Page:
Just as there are radiologists, neurologists, dermatologists in the medical community, professionals in the real estate community specialize as well.
The UNC Kenan-Flagler Real Estate Club hosted Asset Class Day to introduce first–year MBA students to a variety of asset classes.
From retail and industrial to multi-family, self-storage and office, speakers from top industry companies ventured to McColl Building to share their wisdom – and offer their take on the changing landscape (pun intended!).
Pete Otteni (MBA ’00) of Boston Properties opened the day. Operating as a REIT – it must distribute 90 percent of its taxable income to shareholders each year – Boston Properties focuses on Class A offices and notable buildings such as Salesforce Tower. With each property, Otteni and his team weigh a host of questions – from the tenant improvement allowance to what the notice period would be for a tenant wanting to vacate.
Expansion rights – which allow the tenant the option to contract a larger space while simultaneously curbing the owner’s ability to rent it out to other willing tenants in the interim – were discussed.
Otteni’s advice: “Nine out of 10 times on expansion rights, we wish we hadn’t done them.”
Katie Bucklew (BSBA 05’, MAC ’06) of Edens’ Washington office introduced the retail asset class sector. Edens looks at communities with 100,000 people making more than $100,000 annually – and then scouts opportunities within a certain radius.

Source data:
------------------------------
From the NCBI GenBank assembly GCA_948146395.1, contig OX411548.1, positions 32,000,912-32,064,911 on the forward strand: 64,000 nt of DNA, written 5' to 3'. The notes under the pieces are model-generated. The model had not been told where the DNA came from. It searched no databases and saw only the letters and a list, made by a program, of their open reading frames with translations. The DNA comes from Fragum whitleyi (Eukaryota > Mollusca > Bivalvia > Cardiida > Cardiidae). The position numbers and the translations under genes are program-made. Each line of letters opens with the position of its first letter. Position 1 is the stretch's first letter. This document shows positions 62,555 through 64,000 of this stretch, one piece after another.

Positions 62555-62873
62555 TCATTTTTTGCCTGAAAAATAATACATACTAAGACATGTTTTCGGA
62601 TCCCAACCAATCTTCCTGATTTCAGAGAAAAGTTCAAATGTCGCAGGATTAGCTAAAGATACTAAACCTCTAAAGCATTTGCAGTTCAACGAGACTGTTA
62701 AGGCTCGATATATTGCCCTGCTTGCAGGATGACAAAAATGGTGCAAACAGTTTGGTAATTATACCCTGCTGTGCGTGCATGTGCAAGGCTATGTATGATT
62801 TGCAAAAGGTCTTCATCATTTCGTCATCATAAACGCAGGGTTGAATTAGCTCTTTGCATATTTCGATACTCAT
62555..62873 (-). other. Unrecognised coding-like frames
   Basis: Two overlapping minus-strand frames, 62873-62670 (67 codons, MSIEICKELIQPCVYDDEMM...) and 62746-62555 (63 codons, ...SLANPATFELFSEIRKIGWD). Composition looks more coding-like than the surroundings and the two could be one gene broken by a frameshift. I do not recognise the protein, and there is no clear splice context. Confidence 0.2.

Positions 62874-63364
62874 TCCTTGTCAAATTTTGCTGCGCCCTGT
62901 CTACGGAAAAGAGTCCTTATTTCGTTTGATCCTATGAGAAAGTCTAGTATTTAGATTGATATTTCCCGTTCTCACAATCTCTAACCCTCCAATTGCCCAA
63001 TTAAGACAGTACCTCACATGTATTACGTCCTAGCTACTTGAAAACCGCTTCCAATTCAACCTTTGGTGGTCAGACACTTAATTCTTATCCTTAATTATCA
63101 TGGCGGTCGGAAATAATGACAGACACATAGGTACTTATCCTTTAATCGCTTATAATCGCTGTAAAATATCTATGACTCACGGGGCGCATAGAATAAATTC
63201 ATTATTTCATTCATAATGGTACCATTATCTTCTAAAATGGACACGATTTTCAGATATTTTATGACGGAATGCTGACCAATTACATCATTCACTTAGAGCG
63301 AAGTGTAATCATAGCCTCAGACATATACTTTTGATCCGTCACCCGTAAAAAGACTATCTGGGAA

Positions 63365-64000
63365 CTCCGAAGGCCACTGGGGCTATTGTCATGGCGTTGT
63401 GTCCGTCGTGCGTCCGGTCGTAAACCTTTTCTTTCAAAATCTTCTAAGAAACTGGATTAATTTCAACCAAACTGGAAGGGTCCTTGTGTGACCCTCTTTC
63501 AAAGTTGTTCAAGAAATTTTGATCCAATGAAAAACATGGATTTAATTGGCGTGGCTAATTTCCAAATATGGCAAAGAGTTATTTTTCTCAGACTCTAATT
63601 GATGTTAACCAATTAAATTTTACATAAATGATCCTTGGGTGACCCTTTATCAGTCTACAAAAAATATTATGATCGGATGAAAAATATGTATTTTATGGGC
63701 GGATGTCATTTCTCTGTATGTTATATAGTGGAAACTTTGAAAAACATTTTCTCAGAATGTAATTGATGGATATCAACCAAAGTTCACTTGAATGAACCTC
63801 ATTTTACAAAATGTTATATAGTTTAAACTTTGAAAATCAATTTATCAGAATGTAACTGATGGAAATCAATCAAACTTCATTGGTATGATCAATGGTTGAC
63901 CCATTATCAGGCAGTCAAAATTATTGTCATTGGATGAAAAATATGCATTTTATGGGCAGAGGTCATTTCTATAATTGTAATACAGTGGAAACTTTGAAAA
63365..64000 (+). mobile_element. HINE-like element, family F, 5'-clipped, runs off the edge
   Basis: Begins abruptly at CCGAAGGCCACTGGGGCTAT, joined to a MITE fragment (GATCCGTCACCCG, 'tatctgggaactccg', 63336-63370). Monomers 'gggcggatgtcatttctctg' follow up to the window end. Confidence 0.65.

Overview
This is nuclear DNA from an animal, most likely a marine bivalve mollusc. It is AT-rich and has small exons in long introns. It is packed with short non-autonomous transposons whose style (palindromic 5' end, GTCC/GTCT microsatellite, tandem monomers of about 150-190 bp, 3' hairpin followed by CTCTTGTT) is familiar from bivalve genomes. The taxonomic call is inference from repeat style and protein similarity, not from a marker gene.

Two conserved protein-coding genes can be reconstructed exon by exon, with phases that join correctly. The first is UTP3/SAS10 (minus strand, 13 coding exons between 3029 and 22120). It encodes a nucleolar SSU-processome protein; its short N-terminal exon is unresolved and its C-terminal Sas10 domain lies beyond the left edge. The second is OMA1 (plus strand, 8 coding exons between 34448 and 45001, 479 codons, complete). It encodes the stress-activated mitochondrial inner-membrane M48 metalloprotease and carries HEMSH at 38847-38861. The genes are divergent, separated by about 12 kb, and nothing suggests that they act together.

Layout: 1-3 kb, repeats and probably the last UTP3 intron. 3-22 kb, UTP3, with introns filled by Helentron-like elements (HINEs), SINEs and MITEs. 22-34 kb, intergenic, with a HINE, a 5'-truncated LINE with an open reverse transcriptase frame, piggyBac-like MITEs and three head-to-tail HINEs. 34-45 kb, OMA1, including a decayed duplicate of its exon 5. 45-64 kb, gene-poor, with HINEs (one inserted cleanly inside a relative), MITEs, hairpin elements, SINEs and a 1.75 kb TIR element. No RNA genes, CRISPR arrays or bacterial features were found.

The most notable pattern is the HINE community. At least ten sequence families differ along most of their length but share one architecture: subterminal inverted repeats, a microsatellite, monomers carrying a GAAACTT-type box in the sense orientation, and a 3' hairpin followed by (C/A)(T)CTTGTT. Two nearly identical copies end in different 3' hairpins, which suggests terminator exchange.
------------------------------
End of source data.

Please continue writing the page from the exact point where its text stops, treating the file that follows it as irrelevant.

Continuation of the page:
Retail ranges from malls and outlets to lifestyle and power centers (big box retailers). Edens works to diversify tenants and entice foot traffic in their complex. Accordingly, 95 percent of its portfolio has a grocery component – and it uses strategies such as implementing a farmer’s market to bring people to the shopping center. While some offer the future of retail is shaky, Edens believes it is experiencing a transformation.
The event featured a sister act. Kim Bucklew (BSBA 05’, MBA ’11) from Alliance in Atlanta introduced the multi-family asset class. Alliance is a developer of multi-family assets and builds across three categories: garden, mid-rise and high-rise units. Of the three, Alliance believes garden-style is the least risky. Alliance is a merchant builder, which means it builds a property, leases it up, and then sells it. Despite the significant supply of multi-family emerging in many of the markets, Bucklew and Alliance continue to anticipate a demand for this construction in many markets with housing prices out of reach for many target demographics.
Josh Jones of Johnson Development Association introduced the class to the industrial and self-storage space. JDA forecasts significant growth in the last mile distribution centers. Jones and his team often consider the risk between building on spec versus building for a client. They do not forecast the industrial cycle will end soon and have been more comfortable building on spec.
Asset Class Day speakers provided foundational knowledge as well as insights about trends in real estate. And while there is are a variety of other classes in the market, the opportunity to build a base of understanding so early in the academic year was far and away the real asset.
By Martha Morris (MBA ’19)